Lee Thomas gives TED Talk about learning positivity through vitiligo

Lee Thomas was in the early stages of his TV career. He was working in the biggest city in the country - New York City - on their flagship station, on their top-rated 5 p.m. newscast. 

And then his skin started changing color. 

A doctor told him it was because of a disease called vitiligo. It's not contagious; it's not life-threatening - but it's also not curable. 

Years passed. He put on makeup when he went on TV, but then it started to get worse. And Lee soon realized the disease was changing him. People would react to him a certain way, so he'd react to them the same way. Sometimes it was fear, sometimes anger, sometimes it was aggressive. But he knew that wasn't him. He had to figure out a way to maintain himself.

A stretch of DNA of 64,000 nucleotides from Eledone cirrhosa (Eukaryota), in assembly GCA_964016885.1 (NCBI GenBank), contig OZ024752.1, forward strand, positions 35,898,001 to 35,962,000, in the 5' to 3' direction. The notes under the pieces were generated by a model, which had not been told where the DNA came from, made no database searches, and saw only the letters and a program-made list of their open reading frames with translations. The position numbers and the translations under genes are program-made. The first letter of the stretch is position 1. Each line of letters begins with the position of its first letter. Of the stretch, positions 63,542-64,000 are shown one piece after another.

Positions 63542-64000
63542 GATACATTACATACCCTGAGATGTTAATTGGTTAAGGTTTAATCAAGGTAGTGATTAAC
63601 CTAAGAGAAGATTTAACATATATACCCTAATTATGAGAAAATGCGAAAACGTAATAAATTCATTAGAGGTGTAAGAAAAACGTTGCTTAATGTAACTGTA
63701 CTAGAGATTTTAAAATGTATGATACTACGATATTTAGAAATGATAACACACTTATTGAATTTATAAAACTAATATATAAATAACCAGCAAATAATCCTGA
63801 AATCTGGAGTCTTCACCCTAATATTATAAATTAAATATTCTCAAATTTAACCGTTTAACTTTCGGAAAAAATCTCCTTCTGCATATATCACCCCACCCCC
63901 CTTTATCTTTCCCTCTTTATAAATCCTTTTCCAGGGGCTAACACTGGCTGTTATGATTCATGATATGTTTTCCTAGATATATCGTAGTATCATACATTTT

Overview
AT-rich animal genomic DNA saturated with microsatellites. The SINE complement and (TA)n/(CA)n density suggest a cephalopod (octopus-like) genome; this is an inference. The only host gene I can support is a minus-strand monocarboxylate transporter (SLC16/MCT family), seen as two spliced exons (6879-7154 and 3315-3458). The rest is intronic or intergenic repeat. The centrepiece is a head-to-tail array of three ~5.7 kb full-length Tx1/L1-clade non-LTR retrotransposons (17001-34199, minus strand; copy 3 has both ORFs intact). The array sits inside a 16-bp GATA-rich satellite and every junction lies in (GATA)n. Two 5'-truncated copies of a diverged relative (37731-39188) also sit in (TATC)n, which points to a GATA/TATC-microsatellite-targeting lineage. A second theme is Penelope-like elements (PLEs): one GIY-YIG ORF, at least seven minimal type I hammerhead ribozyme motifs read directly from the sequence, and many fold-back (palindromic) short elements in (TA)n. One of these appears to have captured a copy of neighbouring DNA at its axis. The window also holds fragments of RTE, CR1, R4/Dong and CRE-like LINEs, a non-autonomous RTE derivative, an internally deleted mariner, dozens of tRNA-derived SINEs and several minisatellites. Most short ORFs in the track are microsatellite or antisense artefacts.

Lee is an inspiration to many every day, and now his story of trial and triumph is getting a new platform and a wider reach with a TED Talk.

He taped the talk earlier this summer in New York City in front of a live audience. He starts the talk in make up, and then quietly wipes it away. By doing this, he's not just revealing his skin - but also his soul. 

On his journey, there have been painful moments, days, and even weeks. Lee recalls an interaction with a child at a park - he didn't leave the house for two weeks and three days afterwards. 

From that moment and others, he learned how to accept the stares, the fears and the curiosities of others. It's taken months to capture a lifetime of transformation and translate it into this 15 minute speech. 

In some lighthearted moments afterwards, he tells us he's hoping now that his message of positivity is in an official TED Talk, his 11-year-old daughter will finally take his life motto seriously. 

"She watches the way that I react, even when we're in public. She sees people staring at me. I hope I give [the message] to her on a daily basis, but now? Someone puts it on the Ted site? Maybe she'll listen to me," he laughs. 

You can watch his TED Talk online here

You can learn more about Lee's vitiligo support group here

Lee Thomas's vitiligo support group celebrates 10 years